How to Lower Car Insurance Rates by Dropping Full Coverage

Auto insurance is mandatory in most states. How much coverage do we need beyond the state’s minimum, is up to us. No one wants to pay extra on the coverage they don’t actually need. In order to save money, many drivers will try to tweak their policies by changing the deductibles and the coverage amounts. You can also try to shop car insurance online quotes and see if you can find a better deal.

In order to save as much money as possible, will drop their full coverage, and keep only the state’s minimum required insurance. Most drivers will drop full coverage in the following situations:

  • The car is too old. Unless your car is a collectible or a classic, the value of your car has significantly decreased if it’s 10 years old, or older. No matter if your car Is well kept, or has a low mileage if it’s too old, having full coverage is not worth it anymore.
  • The car has high mileage. If you or your family members use the car very often, then you can bet the odometer will show some high numbers.  Even if your car is only 4-5 years old, if the odometer shows that the car was driven for 150,000 miles or even 200,000 miles, you should consider dropping full coverage.
  • The car is a piece of rust. This one is obvious. Why would anyone want to keep full coverage on a car that its condition has degraded so badly, that it’s now covered in rust?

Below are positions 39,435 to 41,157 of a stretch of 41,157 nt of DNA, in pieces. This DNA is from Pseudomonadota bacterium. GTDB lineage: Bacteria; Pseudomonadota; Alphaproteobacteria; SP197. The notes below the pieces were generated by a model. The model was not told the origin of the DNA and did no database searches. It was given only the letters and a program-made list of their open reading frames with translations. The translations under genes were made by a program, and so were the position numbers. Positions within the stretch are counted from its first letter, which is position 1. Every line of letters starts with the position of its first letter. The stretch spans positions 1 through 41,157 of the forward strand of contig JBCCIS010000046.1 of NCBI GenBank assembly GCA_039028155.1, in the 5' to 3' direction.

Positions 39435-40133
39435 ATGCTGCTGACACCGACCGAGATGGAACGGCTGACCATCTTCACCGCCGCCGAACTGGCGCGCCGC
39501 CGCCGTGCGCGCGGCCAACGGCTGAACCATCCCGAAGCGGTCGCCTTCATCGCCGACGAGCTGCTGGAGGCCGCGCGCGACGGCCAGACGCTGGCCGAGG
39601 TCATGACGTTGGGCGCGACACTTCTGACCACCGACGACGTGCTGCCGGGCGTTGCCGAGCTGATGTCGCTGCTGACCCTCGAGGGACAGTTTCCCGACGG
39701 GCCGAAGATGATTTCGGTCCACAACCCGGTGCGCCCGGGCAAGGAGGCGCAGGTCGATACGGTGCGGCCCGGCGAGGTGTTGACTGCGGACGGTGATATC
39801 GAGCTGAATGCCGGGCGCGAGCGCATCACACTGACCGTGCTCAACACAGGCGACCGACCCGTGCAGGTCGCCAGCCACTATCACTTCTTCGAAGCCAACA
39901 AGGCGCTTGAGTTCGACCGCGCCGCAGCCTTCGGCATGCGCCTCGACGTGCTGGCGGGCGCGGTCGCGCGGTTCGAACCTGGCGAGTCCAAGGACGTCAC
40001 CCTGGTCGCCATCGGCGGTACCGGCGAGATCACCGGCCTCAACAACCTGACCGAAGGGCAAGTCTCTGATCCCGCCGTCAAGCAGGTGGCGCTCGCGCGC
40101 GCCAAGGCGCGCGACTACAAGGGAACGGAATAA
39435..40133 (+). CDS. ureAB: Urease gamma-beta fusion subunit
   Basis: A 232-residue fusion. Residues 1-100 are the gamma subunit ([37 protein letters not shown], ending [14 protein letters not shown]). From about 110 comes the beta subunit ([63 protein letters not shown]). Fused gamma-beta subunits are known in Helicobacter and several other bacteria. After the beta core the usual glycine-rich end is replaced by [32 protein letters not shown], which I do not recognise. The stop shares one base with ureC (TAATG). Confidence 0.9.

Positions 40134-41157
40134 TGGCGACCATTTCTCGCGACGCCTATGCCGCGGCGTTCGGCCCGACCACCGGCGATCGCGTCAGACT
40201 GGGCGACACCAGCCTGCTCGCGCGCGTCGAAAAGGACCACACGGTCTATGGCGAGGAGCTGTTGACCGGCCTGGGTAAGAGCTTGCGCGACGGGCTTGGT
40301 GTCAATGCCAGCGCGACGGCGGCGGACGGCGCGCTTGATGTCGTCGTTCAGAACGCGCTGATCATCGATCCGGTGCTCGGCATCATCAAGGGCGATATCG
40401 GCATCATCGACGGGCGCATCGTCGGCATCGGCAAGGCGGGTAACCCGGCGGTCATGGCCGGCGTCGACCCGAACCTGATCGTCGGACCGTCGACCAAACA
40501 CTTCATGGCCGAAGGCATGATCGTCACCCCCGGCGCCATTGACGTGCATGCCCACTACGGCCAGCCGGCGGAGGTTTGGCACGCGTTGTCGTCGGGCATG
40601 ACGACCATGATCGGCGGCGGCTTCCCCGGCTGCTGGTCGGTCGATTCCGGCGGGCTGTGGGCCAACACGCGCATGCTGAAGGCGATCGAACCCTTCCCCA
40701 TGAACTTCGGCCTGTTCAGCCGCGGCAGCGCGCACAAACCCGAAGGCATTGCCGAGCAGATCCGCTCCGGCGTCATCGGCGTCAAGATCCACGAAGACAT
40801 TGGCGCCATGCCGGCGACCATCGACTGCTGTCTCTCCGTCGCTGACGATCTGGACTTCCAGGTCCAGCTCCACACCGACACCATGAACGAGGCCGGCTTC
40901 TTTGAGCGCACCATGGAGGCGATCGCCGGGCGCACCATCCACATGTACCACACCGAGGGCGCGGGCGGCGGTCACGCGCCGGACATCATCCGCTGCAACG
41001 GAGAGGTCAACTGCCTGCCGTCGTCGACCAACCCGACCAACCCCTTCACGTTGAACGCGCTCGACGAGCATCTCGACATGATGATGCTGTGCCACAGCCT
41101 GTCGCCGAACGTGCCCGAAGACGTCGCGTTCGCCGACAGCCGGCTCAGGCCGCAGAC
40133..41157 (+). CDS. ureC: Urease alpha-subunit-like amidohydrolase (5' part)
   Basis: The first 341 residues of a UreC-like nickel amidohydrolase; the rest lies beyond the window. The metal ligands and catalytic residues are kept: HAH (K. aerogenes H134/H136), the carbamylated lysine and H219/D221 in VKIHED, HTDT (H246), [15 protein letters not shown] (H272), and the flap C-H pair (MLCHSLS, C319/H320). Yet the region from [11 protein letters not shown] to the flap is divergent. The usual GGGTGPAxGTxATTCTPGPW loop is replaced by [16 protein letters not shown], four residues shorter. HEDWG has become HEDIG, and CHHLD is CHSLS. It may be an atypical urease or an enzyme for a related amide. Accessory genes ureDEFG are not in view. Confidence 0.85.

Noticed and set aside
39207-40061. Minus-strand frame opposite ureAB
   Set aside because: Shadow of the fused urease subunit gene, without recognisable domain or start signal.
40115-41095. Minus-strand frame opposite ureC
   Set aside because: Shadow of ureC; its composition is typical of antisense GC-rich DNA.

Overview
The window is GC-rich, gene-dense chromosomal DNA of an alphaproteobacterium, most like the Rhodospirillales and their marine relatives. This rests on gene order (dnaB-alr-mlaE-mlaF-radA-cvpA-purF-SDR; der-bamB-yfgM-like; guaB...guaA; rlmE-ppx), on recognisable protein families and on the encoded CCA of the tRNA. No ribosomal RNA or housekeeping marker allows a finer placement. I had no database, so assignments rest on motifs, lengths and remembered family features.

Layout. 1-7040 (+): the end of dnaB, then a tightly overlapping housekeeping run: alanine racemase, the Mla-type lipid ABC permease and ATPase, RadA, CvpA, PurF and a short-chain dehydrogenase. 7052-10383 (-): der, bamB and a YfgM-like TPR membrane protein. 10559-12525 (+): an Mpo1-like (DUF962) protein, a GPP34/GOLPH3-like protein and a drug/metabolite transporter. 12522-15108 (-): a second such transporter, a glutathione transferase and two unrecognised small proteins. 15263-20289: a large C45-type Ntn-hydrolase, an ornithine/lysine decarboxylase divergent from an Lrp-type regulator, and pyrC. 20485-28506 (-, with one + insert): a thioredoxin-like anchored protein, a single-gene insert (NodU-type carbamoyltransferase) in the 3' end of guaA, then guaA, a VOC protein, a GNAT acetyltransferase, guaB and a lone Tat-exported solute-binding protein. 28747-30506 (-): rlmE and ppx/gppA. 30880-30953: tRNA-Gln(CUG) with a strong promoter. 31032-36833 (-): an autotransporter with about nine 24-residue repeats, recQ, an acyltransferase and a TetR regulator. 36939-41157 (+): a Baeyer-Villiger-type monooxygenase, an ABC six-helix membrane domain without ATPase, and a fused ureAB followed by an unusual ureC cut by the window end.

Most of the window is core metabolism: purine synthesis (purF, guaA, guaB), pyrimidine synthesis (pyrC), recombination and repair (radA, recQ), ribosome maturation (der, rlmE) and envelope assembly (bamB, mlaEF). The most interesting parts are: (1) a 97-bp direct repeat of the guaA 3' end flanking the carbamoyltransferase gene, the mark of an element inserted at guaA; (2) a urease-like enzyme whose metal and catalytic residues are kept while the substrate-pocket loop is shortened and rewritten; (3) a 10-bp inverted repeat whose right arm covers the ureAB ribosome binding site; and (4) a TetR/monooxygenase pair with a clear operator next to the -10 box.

• You paid the car loan. If your car is financed by a bank or other financial institution, they will impose you to have full coverage. Once the loan is paid, you can decide to keep or drop the full coverage.
  • You can’t afford it anymore. You’ve entered into financial troubles, and you are low on cash. Dropping full coverage can help you save the money you need it elsewhere.
  • You are a good driver. If you consider that you are a driver, that will not cause accidents in the future, you may consider dropping full coverage. Looking back on the driving record, will help you make this decision or not.
  • You keep your car in a garage. If you can protect your car against weather damage, theft, vandalism, and fire, you may consider dropping full coverage. If you do drop full coverage, you will have to be careful how you drive and not cause accidents. But if you do cause an accident, and you don’t have full coverage, you will have to pay from own pocket to repair your vehicle.

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